Textbook Notes (362,776)
Canada (158,052)
MDSA02H3 (54)
Ted Petit (37)
Chapter 4

Chapter 4 Thorough Notes

8 Pages
Unlock Document

University of Toronto Scarborough
Media Studies
Ted Petit

4. PragmaticAnalysis Philosophies Metaphysics Truth is transcendent, constant, a universal one Truth is out there waiting to be discovered Truth can never be fully known Mind/Body, Free will/determinism Being & existence Metaphysics: Study of being and existence (ontology) and the world (cosmology) Truth truth is local, contingent, contextual, historical and therefore we need to: Problem solve Assess outcomes/effects Measure and produce tangible results/benefits] Examine and Rationalize consequences Pragmatism Claims that truth depends on the degree to which a concept or theory provides us with useful results in the process of solving problems The truth of an idea or course of action should be based on tangible results and the possible consequences of supporting or disregarding it. As a result, truth becomes a sort of label, a quality that a thing can possess or lack, and it is always dependent on contextual factors Everyday practical affairs Instead of ethereal concepts of being and time, focus on everyday practical affairs: what works, what doesn't work Outcomes Pragmatists William James Focus on the individual; pragmatism as a means of personal growth to achieve ones goals and solve individual problems Amoderation between extremes and addressing personal problems through a Pragmatic Lens as the best way to achieve personal growth Radical empiricism Jamespostulate that "the only things that shall be debatable among philosophers shall be things definable in terms drawn from experience; experience includes both particulars and relations between those particulars, and that therefore both deserve a place in our explanations. Critique of James: Was preoccupied with the state of his and others' souls, not the social conditions of their lives Instead, the Pragmatic focus on larger social issues is primarily the result of John Dewey John Dewey Focus on society and larger social issues.As an educational reformer, he argued against rote memorization and for the development of problem-solving skills in order to make individuals more productive and responsible citizens Educators should instead focus on training students to develop a variety of problem-solving skills in order to make them more productive and responsible citizens of a democratic society Pragmatic Meliorism meliorism is belief that the world can be made better, not through metaphysics, but through dedication to developing material, real-world solutions to improve human life in the world. Richard Rorty Rorty was key in overcoming one of the key criticisms leveled against Pragmatism: relativism Relativism: the belief that diverse approaches and theories related to a given subject are all equally correct. Action becomes difficult in a relativistic lens because there is no consistent truth to act upon Yes, Pragmatists are relativistic when it comes to metaphysical theories, in the sense that all searches for essential truth are equally valid because none of them actually makes any real difference. However, pragmatists restrict relativism to what can be discussed, tested, and selected in the process of problem solving. To effectively do so, one must be aware of ones contingency and ones placement in history. Thus, Pragmatists avoid spinning in relativistic circles by considering and organizing multiple ideas according to their social use Pragmatism allows us to judge the worth of regulation according to the perceived outcomes and effects of the regulation Basically, regulatory policy is true, worthy or good if it clearly benefits American society or helps to concretely correct social problems Government regulation Two concepts provide the standards for evaluation within a Pragmatic approach to media: consequences and contingencies Consequences The clear effects of a given regulation on society at large. Generally, consequences must be beneficial to society if we are to deem the regulation a good one Contingencies The factors a regulation should address as a result of context and situation Generally, a quality regulation must adequately take into account and respond to the socio- historical factors in play during its creation Ex: prior to the invention of the internet, no one dreamed of debating the regulation of virtual or simulated child porn. This historical advent of the web prompted the need for this debate, and the unique opportunities presented by an online medium directed it, the debate was still centered on the consequences of protecting children. The best regulatory solutions are those that have beneficial consequences according to the contingencies of their historical moment The first set of regular contingencies is the tension between free speech (favours deregulation) vs public interest (favours regulation) The two are both for the benefit of society, but can play at odds of eachother. Quality regulation should always consider both, finding a good balance. The second set of regular contingencies is the interplay between government regulation vs media self-regulation These contingencies are based on the social responsibility theory of the press (media is in service of the public, and should be guided by public concern). At times, the media industries have made the conscious decision to regulate themselves in an effort to reduce the scope of government intervention Issues in regulation 6 thematic areas within media regulation that have rich and varied histories First 3 deal primarily with Patterns of media ownership Last 3 concentrate on issues dealing with media content (1) Combating monopoly Limiting the amount of a given market that any one company can own One of the clearest historical examples of anti-monopoly regulation is the Fin-Syn Rules The FCC feared that the three networks (ABC, NBC, CBS) were gaining too much power over competitors so Fin-Syn Rules in 1970 were passed. Prior to Fin-Syn, the 3 were all moving toward a vertically integrated syndication system where they produced and broadcast a great deal of their own programming. However, the newly enacted Fin-Syn Rules limited the amount of broadcasted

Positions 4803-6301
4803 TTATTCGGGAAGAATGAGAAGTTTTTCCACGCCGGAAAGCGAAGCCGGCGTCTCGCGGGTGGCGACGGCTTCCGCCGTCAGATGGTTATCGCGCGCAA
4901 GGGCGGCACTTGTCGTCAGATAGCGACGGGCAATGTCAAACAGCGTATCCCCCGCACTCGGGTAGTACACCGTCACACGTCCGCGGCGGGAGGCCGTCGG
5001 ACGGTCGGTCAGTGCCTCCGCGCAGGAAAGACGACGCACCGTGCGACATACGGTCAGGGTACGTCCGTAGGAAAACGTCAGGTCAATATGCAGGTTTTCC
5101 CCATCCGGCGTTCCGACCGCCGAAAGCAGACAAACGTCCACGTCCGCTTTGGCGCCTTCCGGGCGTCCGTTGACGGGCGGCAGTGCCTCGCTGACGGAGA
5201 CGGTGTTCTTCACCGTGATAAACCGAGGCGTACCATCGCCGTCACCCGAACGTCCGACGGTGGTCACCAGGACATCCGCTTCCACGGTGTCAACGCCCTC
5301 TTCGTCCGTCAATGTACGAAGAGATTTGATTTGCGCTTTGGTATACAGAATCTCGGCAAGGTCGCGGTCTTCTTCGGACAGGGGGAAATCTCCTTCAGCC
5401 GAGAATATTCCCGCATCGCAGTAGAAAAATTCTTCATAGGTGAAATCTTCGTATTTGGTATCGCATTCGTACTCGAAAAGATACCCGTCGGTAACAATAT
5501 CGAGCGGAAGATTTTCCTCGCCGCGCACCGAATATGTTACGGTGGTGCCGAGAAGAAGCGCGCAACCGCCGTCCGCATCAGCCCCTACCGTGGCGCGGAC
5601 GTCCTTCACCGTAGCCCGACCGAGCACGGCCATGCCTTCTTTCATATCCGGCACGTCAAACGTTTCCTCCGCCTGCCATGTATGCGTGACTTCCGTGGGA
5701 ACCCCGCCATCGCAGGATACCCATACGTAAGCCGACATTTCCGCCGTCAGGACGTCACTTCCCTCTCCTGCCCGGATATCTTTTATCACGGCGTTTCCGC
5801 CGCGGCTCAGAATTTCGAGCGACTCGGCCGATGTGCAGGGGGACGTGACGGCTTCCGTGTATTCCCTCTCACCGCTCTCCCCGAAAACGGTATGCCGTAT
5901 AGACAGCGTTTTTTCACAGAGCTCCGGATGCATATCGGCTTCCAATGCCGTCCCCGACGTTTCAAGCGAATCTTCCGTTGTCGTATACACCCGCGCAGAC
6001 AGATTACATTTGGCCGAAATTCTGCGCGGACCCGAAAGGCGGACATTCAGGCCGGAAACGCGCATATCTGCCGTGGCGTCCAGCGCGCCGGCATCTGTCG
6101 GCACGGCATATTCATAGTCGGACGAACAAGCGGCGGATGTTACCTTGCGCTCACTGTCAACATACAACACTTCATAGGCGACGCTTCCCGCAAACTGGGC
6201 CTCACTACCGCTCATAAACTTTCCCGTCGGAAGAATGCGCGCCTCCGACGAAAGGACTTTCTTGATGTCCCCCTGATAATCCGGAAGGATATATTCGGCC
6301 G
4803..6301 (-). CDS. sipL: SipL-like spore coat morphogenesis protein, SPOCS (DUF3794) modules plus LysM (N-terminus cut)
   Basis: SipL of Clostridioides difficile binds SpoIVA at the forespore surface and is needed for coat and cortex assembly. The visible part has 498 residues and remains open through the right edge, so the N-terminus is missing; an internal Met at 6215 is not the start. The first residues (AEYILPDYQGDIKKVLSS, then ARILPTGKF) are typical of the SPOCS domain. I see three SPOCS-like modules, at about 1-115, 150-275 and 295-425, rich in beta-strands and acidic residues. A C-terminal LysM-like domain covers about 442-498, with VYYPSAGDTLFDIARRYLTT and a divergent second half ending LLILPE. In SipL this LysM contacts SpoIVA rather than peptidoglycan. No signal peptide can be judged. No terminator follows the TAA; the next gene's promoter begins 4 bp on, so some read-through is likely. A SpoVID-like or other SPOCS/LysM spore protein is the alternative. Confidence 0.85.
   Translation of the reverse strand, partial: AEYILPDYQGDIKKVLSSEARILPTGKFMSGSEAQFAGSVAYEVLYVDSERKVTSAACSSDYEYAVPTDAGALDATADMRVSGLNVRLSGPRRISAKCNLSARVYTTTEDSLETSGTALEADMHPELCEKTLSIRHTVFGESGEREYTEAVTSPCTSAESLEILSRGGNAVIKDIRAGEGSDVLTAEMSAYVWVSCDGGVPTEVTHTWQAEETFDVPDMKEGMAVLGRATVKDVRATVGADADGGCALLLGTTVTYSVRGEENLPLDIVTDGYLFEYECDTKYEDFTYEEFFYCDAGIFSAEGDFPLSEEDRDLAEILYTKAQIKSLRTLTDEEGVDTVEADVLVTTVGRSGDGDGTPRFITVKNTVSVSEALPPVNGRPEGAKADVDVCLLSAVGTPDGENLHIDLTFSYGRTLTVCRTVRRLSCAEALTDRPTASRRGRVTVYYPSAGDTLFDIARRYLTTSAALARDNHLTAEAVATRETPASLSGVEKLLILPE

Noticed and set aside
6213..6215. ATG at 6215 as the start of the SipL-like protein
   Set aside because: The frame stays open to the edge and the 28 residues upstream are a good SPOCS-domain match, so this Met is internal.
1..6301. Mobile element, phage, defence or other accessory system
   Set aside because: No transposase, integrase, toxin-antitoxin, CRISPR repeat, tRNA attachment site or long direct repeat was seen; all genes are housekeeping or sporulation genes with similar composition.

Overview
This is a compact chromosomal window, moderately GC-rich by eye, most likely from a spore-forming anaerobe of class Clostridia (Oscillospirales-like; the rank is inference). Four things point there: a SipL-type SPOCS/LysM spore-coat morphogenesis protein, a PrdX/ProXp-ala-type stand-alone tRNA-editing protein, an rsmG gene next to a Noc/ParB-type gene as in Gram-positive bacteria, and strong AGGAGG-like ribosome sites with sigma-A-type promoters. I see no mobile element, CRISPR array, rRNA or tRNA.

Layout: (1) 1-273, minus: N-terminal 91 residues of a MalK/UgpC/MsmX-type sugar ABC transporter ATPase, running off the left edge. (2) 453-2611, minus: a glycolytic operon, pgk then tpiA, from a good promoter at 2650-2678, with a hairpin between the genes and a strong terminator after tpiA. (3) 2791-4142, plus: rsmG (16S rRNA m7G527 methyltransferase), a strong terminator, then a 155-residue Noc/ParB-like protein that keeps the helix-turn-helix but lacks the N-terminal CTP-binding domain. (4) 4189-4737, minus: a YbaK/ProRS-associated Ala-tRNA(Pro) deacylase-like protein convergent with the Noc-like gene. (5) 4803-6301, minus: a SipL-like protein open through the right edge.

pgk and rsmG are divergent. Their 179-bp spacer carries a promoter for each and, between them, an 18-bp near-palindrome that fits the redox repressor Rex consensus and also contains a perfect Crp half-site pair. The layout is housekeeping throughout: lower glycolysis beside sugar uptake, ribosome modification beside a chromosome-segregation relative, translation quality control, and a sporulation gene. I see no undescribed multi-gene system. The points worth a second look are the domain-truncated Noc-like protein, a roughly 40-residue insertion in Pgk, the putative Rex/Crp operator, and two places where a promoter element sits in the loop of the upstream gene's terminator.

More Less

Related notes for MDSA02H3

Log In


Don't have an account?

Join OneClass

Access over 10 million pages of study
documents for 1.3 million courses.

Sign up

Join to view


By registering, I agree to the Terms and Privacy Policies
Already have an account?
Just a few more details

So we can recommend you notes for your school.

Reset Password

Please enter below the email address you registered with and we will send you a link to reset your password.

Add your courses

Get notes from the top students in your class.